Massachusetts Attorney General Maura Healey has reached an $11 million settlement with an Andover mail-order pharmacy over allegations the company had a role in shipping thousands of illegitimate opioid painkiller prescriptions around the country.
The allegations involve Injured Workers Pharmacy (IWP) in Andover, which handles prescriptions for workers injured on the job who have filed workers' compensation claims.
Healey's complaint against IWP alleges the company facilitated the shipment of thousands of illegitimate prescriptions — mostly for opioid painkillers — and took steps to increase sales, such as paying law firms for patient referrals. The complaint also alleges that the company paid sales staff based on volume and dispensed drugs to many prescribers, who were ultimately charged with illegal prescribing.
Healey says between 2006 and 2012, IWP was the largest recipient of opioid pills in Massachusetts, receiving more than 34 million pills during that time.
"This was a pharmacy that was dispensing super high, outrageous volumes of opioids to workers injured on the job and were submitting workers' comp. claims," Healey said. "What was at issue was the company was pumping out all these pills — including opioids like fentanyl — with a shocking lack of regard for whether those prescriptions were actually legitimate."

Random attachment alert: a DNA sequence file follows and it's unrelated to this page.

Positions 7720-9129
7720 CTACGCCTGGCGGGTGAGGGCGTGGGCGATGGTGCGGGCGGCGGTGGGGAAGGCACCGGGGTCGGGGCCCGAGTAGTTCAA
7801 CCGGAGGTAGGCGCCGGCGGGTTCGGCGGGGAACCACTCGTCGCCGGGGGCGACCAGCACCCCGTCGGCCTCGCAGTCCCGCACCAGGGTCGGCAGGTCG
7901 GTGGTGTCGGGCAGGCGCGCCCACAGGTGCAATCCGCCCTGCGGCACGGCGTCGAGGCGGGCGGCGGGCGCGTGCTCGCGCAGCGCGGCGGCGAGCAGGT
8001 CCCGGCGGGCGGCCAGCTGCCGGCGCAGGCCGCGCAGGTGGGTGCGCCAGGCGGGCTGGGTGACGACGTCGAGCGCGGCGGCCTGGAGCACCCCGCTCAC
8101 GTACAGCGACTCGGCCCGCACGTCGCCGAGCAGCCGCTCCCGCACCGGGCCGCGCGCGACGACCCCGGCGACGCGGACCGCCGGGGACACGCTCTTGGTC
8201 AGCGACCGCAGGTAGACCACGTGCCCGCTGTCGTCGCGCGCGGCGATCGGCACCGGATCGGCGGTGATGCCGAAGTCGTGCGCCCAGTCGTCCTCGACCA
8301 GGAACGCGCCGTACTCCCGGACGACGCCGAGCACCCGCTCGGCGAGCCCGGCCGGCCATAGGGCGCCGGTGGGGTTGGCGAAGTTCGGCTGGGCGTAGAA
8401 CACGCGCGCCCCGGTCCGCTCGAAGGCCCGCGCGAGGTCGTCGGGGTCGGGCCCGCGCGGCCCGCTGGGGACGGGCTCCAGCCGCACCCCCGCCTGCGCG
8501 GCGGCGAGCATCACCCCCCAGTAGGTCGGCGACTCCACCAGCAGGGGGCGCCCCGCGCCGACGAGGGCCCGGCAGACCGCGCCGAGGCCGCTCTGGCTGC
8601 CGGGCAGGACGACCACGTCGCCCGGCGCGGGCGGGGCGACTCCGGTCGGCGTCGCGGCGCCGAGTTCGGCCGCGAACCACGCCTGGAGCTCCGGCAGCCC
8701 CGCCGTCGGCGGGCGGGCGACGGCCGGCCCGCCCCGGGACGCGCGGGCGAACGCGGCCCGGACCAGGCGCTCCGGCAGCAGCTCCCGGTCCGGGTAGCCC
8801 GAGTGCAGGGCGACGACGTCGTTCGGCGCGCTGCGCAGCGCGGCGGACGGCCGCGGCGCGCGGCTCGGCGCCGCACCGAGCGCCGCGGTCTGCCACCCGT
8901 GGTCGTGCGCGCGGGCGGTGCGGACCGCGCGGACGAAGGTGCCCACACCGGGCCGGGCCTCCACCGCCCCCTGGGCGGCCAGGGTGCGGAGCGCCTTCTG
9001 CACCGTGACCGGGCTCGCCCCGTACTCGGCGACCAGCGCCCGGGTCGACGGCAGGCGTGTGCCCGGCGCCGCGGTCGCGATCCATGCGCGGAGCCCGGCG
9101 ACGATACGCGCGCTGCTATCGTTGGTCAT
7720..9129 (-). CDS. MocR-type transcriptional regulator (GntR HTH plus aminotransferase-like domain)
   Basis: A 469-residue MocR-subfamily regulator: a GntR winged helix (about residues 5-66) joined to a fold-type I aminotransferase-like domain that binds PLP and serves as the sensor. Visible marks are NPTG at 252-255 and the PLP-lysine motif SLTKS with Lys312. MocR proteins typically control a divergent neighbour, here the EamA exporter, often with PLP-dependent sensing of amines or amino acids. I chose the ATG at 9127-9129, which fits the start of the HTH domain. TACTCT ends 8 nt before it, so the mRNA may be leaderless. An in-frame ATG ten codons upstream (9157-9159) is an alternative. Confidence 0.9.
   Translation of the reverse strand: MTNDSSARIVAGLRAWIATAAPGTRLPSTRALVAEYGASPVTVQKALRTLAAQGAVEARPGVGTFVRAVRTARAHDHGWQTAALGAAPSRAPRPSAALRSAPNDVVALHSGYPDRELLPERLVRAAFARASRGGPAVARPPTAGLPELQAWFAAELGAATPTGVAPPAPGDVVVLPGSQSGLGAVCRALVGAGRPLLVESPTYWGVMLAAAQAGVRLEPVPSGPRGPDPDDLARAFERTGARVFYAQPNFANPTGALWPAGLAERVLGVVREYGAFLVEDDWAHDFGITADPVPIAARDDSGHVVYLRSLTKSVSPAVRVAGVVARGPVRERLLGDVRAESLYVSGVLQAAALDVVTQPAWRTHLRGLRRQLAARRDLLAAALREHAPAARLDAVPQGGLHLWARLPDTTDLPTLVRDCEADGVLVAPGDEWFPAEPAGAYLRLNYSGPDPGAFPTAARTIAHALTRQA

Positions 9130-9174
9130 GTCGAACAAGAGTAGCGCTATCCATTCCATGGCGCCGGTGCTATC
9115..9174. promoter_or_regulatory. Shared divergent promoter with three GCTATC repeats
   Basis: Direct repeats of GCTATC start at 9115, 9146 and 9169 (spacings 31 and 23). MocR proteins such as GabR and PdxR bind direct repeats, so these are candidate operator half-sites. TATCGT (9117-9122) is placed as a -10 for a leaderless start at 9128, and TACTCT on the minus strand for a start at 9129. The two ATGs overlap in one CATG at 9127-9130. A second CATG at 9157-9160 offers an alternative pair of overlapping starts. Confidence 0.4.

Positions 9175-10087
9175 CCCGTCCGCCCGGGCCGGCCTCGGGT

IWP, the country's largest specialized pharmacy for injured workers, says it changed many of its practices after new leadership took over in 2017, and has since updated many of its policies and trainings. The company says any law-firm-specific marketing agreements were suspended in 2017. Currently, IWP says its 11 pharmacists and 24 pharmacy technicians use systems to flag signs of potential problems and drug misuse.
"As a result of full cooperation with the attorney general's investigation, we have carefully considered how we can further improve our already strong protocols and continue to show industry leadership in addressing the risks of diversion, misuse and abuse associated with controlled substances," IWP said in a statement. "This agreement emphasizes IWP's commitment to a comprehensive and best in class compliance program and to preventing the abuse and misuse of controlled substances; it also eliminates the cost and time associated with a lengthy legal case and allows IWP to focus on providing best in class service to its patients."
The settlement requires the pharmacy hire more people to monitor prescriptions and have an independent auditor review compliance for one year.